St. Lucia’s thick, seemingly impenetrable rainforest, covering 19,000 acres of the island’s interior, can be explored on foot through a variety of hikes, from easier hour-long walks to strenuous, multi-hour treks through machete-cleared paths. The moderately difficult two-mile Enbas Saut hike snakes through scenic terrain at the foot of Mount Gimie, St. Lucia’s highest peak. It’s recommended that you have a guide accompany you on any level trek.

Diving at Scuba St. Lucia, St. Lucia, Caribbean

Scuba St. Lucia

The best scuba diving and snorkeling are found along the southwest coast, and many serious divers base themselves at nearby hotels like Jade Mountain and Ladera. Scuba St. Lucia, a PADI-certified dive center, is owned by Anse Chastanet, but its courses and equipment rental are also available to non-guests. Anse Chastanet’s reef, part of the Pitons’ UNESCO World Heritage site and a protected marine park, is covered in soft coral and barrel sponges. Its plateau area suddenly falls away from about 20 to 140 feet, making it attractive to both scuba divers and snorkel aficionados. More than 150 fish species populate the reef, including parrotfish, needlefish and peacock flounders. The center offers diving courses for all levels, including seminars on digital underwater photography.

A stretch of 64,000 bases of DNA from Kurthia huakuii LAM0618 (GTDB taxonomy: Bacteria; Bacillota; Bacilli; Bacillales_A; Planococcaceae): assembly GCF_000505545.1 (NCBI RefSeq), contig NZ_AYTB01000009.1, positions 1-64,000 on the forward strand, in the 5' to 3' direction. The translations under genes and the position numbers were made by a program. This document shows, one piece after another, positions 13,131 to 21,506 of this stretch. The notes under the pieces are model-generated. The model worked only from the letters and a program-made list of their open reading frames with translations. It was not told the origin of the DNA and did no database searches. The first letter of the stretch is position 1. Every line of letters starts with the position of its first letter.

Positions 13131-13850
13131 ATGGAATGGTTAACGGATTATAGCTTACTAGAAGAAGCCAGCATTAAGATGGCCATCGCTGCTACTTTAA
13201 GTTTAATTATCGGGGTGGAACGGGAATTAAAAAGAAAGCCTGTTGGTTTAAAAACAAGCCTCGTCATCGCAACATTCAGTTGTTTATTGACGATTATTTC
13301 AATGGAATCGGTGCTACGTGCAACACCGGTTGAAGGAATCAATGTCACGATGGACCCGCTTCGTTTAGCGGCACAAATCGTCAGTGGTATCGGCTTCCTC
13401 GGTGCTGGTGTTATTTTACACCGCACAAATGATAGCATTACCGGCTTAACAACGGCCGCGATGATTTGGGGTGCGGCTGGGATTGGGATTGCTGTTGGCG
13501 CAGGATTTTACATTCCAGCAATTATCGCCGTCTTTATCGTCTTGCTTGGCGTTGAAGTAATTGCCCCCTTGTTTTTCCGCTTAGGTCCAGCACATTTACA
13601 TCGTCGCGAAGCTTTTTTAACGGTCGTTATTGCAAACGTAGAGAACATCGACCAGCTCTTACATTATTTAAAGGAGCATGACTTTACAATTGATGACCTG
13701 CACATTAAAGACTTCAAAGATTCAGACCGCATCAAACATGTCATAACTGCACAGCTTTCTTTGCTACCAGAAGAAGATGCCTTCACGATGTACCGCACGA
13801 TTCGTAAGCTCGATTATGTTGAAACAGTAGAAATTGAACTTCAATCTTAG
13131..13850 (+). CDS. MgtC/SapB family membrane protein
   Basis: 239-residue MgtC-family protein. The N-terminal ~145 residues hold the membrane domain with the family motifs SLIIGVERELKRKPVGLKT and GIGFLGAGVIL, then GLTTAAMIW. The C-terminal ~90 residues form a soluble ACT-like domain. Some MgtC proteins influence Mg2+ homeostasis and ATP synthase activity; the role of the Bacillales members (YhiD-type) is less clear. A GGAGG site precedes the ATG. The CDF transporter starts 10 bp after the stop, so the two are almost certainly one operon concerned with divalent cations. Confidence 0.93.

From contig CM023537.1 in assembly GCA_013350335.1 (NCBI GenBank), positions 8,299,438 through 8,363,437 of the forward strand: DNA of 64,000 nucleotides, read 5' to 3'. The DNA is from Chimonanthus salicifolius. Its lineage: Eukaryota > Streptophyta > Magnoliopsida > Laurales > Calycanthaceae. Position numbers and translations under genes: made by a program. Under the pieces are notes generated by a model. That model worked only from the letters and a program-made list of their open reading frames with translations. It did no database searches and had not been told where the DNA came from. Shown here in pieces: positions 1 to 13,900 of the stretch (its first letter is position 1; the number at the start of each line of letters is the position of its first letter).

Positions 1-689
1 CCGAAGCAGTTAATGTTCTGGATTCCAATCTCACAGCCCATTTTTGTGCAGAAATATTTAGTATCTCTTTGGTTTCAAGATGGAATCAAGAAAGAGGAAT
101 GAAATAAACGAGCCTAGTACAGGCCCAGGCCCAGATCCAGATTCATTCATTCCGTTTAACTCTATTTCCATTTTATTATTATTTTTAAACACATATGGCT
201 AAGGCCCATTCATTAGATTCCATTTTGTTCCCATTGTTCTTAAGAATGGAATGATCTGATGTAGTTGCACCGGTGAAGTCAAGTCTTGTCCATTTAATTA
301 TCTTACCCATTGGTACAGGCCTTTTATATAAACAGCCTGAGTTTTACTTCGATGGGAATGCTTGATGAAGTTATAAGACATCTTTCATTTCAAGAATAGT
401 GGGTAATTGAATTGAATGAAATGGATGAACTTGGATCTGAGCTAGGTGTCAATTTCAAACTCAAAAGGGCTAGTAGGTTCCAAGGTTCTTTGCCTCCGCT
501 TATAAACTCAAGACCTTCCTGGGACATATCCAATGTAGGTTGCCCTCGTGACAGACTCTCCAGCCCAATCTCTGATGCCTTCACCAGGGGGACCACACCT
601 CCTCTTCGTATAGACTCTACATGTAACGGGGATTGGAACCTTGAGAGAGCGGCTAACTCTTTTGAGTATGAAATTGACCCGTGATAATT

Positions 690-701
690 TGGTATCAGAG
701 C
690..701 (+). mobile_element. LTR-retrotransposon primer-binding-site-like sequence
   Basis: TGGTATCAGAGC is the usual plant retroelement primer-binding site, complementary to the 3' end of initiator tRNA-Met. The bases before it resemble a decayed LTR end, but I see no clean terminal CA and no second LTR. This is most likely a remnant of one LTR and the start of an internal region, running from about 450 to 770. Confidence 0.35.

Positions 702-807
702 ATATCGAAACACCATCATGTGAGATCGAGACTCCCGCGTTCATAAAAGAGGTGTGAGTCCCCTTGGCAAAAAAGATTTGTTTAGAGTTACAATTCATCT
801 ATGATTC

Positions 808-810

Boat at  Sea Spray Cruises, St. Lucia, Caribbean

Sea Spray Cruises

Families can sign up for a pirate adventure (kids dress up) on board a replica of a 19th-century tall ship, including an an all-day cruise with stops at the Toraille waterfalls, the drive-in volcano and Marigot Bay. Face-painting, a treasure hunt and firing of the cannon are also on the program. Lunch is served on board.

The Pitons

Gros Piton, measuring 2,283 feet, can be scaled by active types who are in good shape (the second half of the two- to four-hour trek is arduous). The trail begins in the village of Fond Gens Libre, south of Soufrière, where you’re teamed with a guide at the visitors’ center. Try to start out early in the morning to avoid hiking in steamy temperatures. Bring lots of water, sunscreen and bug repellent.